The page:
Saturday, February 11, 2012

Sparks of Love or the Whole Fire

So I admit yesterday's post was a little cynical. I watched The Vow yesterday with a group of my girlfriends. I told myself before I left that I wasn't going to be a cynic and I was going to let myself really enjoy the movie, and part of me definitely did. Nicolas Sparks knows how to sell books, and film producers really eat it up. Sparks knows what women want to read, what they long for. But something was missing. Its been bothering me. He didn't go deep enough. He didn't paint a realistic picture of what real life actually is. He created a dream world where everything is almost perfect, and eventually turns out perfect. Granted, I'm basing my judgment on the movie and not the book, but a story is a story whether it's on ink, film or whatever. I get the picture, but the picture isn't big enough. His story was a glorified Disney older-version princess classic. I'll admit, with a more creative approach, but the overrated message of "finding yourself" was ringing clearer than ever. While that type of thing makes the sales and pleases the audience, love is being underestimated! Love is more. So much more.

Dear Nicolas Sparks, 
Someday I'm going to write a book that will inspire you to speak the truth about love. Maybe because I'm a woman, I have an unfair advantage on you, but I know what women really want. Granted, they like what you went for in your novel(s), it gets them excited and emotional, for a short period of time it gives them the pleasure of a passionate romance they may never have. But I know there are deeper feelings in a woman's soul. Feelings that have not quite been stirred yet. The woman's heart seems conveniently suppressed, quietly subdued in your portrayal of her. Yet, there is something so much deeper to our nature. Someday, a secret is going to be let out. And when I put it in words, women won't have to dream about a romance they might never have, or fantasize about the man of their dreams that will satisfy every longing of her heart. They need to know that's not what men should be expected to do.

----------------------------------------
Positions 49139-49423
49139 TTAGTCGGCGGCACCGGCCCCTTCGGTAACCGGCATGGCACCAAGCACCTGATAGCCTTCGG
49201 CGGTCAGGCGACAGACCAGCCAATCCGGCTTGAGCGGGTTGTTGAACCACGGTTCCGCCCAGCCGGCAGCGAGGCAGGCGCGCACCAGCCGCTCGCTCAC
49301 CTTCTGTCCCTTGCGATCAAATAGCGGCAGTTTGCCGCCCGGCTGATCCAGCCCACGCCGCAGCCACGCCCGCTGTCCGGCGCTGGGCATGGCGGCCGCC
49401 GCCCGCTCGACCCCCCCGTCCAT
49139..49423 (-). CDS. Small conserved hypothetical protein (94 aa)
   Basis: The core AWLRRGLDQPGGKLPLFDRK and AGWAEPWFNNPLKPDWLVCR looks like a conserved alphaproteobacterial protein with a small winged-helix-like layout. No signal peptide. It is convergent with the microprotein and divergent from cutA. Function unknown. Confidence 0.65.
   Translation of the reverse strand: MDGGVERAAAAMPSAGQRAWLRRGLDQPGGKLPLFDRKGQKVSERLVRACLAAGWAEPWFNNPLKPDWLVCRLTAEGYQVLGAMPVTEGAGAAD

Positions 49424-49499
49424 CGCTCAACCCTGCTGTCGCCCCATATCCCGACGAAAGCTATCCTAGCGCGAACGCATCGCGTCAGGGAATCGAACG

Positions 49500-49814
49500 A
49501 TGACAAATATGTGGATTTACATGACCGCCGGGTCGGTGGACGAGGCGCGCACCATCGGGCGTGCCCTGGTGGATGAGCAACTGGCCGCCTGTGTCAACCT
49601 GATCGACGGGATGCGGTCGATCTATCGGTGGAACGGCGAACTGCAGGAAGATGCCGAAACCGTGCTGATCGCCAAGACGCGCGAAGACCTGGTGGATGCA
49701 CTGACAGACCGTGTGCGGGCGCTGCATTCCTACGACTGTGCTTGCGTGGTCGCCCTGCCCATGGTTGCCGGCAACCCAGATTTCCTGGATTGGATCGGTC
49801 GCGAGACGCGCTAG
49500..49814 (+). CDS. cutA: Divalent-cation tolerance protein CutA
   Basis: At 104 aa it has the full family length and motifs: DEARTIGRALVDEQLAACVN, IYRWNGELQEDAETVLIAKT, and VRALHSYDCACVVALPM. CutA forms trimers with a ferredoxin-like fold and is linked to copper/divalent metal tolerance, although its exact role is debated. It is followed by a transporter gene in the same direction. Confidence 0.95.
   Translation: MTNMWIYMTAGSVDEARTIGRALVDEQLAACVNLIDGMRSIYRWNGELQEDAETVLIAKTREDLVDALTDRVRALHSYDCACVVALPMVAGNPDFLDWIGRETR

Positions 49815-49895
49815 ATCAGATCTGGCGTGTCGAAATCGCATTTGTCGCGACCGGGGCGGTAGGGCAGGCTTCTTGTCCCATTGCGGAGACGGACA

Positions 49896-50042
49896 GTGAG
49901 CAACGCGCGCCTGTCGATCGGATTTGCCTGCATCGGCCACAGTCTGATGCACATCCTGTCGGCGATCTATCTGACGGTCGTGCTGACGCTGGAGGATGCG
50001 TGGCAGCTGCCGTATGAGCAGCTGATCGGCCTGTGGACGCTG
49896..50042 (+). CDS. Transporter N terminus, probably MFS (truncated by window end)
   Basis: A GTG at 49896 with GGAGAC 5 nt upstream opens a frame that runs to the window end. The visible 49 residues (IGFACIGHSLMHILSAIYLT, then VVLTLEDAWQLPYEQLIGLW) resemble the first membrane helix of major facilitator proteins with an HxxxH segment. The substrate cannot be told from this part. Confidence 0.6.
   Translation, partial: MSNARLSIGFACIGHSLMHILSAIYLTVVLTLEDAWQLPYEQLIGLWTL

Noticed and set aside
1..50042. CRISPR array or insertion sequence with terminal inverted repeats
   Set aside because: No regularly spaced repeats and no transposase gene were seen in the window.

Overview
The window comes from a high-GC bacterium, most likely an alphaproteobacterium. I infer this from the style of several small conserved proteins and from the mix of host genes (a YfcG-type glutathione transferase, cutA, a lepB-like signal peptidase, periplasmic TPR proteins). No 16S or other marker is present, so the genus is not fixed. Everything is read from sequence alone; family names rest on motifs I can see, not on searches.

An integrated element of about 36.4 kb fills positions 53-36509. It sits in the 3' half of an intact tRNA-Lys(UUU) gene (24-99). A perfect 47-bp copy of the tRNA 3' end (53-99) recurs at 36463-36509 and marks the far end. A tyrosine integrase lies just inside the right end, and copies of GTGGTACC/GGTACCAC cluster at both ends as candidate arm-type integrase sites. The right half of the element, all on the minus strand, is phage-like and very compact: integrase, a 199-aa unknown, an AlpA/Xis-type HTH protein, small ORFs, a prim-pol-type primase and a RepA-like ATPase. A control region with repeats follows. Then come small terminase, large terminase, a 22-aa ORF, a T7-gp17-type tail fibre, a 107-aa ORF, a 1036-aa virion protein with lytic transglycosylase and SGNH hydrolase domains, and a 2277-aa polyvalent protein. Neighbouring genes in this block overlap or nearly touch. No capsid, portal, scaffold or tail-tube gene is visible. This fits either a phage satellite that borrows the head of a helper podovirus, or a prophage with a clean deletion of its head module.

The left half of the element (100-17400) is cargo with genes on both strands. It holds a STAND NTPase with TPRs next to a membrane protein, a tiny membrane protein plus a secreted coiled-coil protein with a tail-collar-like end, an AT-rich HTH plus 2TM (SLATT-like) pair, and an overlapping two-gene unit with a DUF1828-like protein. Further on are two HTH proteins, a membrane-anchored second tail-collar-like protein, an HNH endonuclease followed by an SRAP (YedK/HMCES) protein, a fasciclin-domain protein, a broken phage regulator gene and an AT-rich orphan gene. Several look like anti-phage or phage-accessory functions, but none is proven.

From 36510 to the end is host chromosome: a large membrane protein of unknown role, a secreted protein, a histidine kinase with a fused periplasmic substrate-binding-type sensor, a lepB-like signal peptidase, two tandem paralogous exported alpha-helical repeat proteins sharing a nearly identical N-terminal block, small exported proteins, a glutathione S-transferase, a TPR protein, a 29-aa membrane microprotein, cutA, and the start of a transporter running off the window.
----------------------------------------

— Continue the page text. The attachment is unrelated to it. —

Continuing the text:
Men can be heroic, they can be courageous and brave. They can be supportive, engaged, and in love. But what if they're not? What do you tell the woman that finds herself with a man who no longer shows any of the characteristics she fell in love with? What do you say to the woman who doesn't have a happily ever after--when the ending is a cold smack of reality hitting her in the face? You tell her she is able. She is able to pick herself up. You tell her she has the courage to make her man courageous. She has the support to make her man supportive. She has the power to make her man powerful. She has the ability rise above anything he says or does, and love him, challenge him, and accept him. Because that was her vow. Your portrayal of perfect love is finite. The ugly, tearstained, struggling, self-sacrificing love of everyday human beings...that is the love that will last a lifetime.  
Because, Mr. Sparks, women don't need to find themselves, they need to know themselves. The gift inside of them--all of them--not just the special ones. 
One day, I will write a love story too, only with all of the brutal details of reality you conveniently left out.   

No comments:

Post a Comment